Let's take a look at one of Hayao Miyazaki's most interesting phases of his long career: the six short films created exclusively for the Ghibli Museum in Mitaka, Japan.
When the Ghibli Museum was created, a small movie theater was designed where children could watch animated short films created by the studio, usually around 15-20 minutes in length. These films would be exclusive to the museum, never to be seen anywhere else, and never to released commercially. These treasures would stay underground, in the charming Saturn Theater, free from the grip of materialism and commercialism.
To date, six short films have been produced by Studio Ghibli; all of them directed by Hayao Miyazaki. The first three were created in 2003: Koro's Big Day Out, The Whale Hunt, and Mei and the Kittenbus. The second three were created in 2006: The Day I Harvested a Star, House Hunting, and Monmon the Water Spider. Let's take a look at the first movie, Koro's Big Day Out.
These photos come from the official movie book, which is on sale in Japan, and can be found on Ebay for about $25 USD. For most of us, this is the closest we will come to seeing these great movies. These are just like the official art books that are released for Ghibli's feature films, with spectacular artwork and illustrations, as well as commentary on the production.
Koro's Big Day Out is a story of a small puppy who runs loose from his owner, a young girl in a Tokyo suburb. Koro explores the city, meets various people who kindly take him in, including a young woman on a bicycle, a neighboring family and their old dog, and delivery driver in his moving van. At the end of the day, Koro reaches his home, and runs into the arms of the little girl who was been searching for him.
This is a marvelous little story, perfect for its format, perfect for its audience. There's a simplicity that Miyazaki is comfortable with. Compare this to his lavish, epic movie spectaculars, and you see a careful restraint. Here is a skilled storyteller who doesn't feel the need to prove anything to himself or to others. He already has his outlet in features like Mononoke, Spirited Away, Howl's Moving Castle.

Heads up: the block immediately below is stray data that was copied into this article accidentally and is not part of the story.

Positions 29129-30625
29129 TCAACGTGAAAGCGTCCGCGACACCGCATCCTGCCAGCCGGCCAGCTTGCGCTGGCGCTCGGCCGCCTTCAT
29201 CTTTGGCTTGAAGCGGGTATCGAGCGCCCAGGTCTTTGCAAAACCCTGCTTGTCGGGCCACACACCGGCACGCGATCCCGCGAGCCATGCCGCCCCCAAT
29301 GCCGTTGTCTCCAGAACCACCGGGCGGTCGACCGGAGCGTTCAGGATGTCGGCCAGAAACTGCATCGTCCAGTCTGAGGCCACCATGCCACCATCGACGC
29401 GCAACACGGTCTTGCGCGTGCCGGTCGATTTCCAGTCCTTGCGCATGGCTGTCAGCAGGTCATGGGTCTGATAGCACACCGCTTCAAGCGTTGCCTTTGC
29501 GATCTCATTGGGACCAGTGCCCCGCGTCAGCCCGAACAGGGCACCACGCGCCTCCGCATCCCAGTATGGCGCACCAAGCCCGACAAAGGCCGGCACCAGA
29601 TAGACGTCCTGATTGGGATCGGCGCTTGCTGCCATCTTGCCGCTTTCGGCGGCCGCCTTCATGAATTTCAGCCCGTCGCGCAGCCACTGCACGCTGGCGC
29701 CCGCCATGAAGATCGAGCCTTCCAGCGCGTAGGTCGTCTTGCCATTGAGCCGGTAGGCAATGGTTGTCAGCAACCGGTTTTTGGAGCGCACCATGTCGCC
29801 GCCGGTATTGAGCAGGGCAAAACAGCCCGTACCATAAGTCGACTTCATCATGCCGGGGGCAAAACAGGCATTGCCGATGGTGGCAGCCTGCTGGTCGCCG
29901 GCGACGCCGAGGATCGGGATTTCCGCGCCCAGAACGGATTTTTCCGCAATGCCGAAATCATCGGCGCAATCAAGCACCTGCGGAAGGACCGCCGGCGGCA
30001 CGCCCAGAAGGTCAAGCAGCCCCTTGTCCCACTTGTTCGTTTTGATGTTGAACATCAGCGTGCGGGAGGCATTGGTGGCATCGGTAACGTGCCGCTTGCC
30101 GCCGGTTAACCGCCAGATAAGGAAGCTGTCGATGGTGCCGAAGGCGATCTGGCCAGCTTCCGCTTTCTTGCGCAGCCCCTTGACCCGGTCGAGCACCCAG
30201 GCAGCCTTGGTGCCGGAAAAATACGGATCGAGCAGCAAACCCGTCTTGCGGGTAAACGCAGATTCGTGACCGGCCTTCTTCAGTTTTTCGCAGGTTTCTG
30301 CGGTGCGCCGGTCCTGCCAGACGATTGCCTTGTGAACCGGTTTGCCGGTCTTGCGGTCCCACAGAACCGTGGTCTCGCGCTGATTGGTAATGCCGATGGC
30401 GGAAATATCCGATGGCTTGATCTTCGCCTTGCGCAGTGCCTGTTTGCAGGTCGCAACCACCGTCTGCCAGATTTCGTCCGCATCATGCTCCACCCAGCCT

In a sense, I think Koro's Big Day Out evokes the smaller canvases of Ghibli's earlier films. It's a small story, based on a simple idea from everyday life. It's about experience and discovery and not about plot or exposition. These qualities connect much more with children, I believe. They can relate to the perky puppy in the big city. Compare this to Disney's 2009 feature, Bolt, and you'll spark some insightful discussions.
Judging from the artbook, the look of this movie is spectacular. It fits in perfectly with Ghibli's animated shorts of this decade, which moved further away from the classical style of the earlier features, more towards the style of children's storybook illustrations. Isao Takahata's My Neighbors the Yamadas was the breatkthrough for this movement, and this direction towards a new art style grew and developed among the Ghibli shorts for many years. Today, we finally see this unique, colorful hand-drawn style in Miyazaki's Ponyo.
I don't think many Westerners are aware just how firmly grounded in real life Ghibli's films are. We tend to look upon Miyazaki's films as Disney-esque fantasy, interpreting through the old American paradigms. But Ghibli is all about finding "magic" and mystery in our modern, everyday world. These are works that inspire the imagination; you want to run outside in the sunshine and wander around the city, explore the countryside, and embrace the mystery of the world.
daniel thomas Categories: ghibli museum, ghibli shorts, miyazaki, screenshots